The Perseverance rover will attempt to touch down in one piece on Thursday. Here’s what you need to know.

About 80 seconds after entering the atmosphere, the spacecraft experiences peak temperatures, with the heat shield on the bottom of the capsule reaching 2,370 degrees Fahrenheit. Inside the capsule, its a lot less toasty about room temperature. As the air becomes denser, the spacecraft continues to slow.
Small thrusters on the top of the capsule fire to tweak the angle and direction of its descent and keep it on course toward its landing site.
At an altitude of about seven miles, four minutes after entry into the atmosphere, the capsule is traveling at a speed under 1,000 miles per hour. It then deploys a huge parachute, more than 70 feet in diameter.
The spacecraft now drops the heat shield, allowing cameras and other instruments to take note of the terrain below to determine its position.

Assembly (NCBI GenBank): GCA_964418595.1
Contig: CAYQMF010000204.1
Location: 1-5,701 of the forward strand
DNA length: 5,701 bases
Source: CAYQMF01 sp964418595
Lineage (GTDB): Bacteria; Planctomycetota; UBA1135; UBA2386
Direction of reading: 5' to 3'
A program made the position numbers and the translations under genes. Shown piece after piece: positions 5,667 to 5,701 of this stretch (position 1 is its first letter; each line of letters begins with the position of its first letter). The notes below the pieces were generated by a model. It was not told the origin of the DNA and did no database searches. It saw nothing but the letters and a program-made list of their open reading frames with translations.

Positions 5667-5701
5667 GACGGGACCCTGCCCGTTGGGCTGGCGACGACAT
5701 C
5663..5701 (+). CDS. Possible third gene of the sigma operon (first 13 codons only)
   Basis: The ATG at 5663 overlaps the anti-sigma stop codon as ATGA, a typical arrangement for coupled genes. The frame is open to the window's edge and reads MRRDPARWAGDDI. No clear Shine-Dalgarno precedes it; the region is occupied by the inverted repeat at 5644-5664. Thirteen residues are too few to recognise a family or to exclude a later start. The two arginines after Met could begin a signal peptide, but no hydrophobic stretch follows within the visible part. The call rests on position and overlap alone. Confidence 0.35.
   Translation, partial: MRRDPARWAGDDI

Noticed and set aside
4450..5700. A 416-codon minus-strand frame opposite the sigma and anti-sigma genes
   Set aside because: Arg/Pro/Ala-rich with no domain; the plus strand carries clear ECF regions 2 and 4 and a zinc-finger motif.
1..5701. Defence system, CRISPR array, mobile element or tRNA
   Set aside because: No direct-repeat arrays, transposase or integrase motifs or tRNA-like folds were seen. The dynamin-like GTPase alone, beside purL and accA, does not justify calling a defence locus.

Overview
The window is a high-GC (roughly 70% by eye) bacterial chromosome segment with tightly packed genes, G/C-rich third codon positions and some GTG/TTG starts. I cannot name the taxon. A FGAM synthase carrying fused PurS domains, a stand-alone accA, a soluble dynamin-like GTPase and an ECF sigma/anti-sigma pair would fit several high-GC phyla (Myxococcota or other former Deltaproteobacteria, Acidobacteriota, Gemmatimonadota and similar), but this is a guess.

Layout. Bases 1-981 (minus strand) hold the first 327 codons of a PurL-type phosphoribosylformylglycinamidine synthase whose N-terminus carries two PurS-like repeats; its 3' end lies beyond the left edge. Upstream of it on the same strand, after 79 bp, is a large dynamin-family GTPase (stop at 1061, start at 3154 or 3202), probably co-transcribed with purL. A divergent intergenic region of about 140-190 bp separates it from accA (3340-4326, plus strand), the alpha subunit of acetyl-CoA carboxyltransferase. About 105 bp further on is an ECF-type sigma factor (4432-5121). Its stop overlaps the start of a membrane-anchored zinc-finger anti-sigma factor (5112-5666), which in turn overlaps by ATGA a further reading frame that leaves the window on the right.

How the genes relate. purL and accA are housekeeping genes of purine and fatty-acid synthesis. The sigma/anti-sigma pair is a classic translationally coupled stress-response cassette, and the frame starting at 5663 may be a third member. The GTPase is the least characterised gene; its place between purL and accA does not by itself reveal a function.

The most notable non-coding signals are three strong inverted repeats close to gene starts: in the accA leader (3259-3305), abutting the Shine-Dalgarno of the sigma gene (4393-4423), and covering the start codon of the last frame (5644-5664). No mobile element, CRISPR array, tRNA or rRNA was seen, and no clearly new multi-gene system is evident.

Even with the huge parachute, the spacecraft is still falling at about 200 miles per hour.
The next crucial step is called the sky crane maneuver. The top of the capsule, called the backshell, is let go and is carried away by the parachute. There are two pieces of the spacecraft left. The top is the descent stage in essence a rocket-powered jetpack carrying the rover beneath it. The engines of the descent stage fire, first steering to avoid a collision with the backshell and the parachute. Then the engines slow the descent to less than two miles per hour.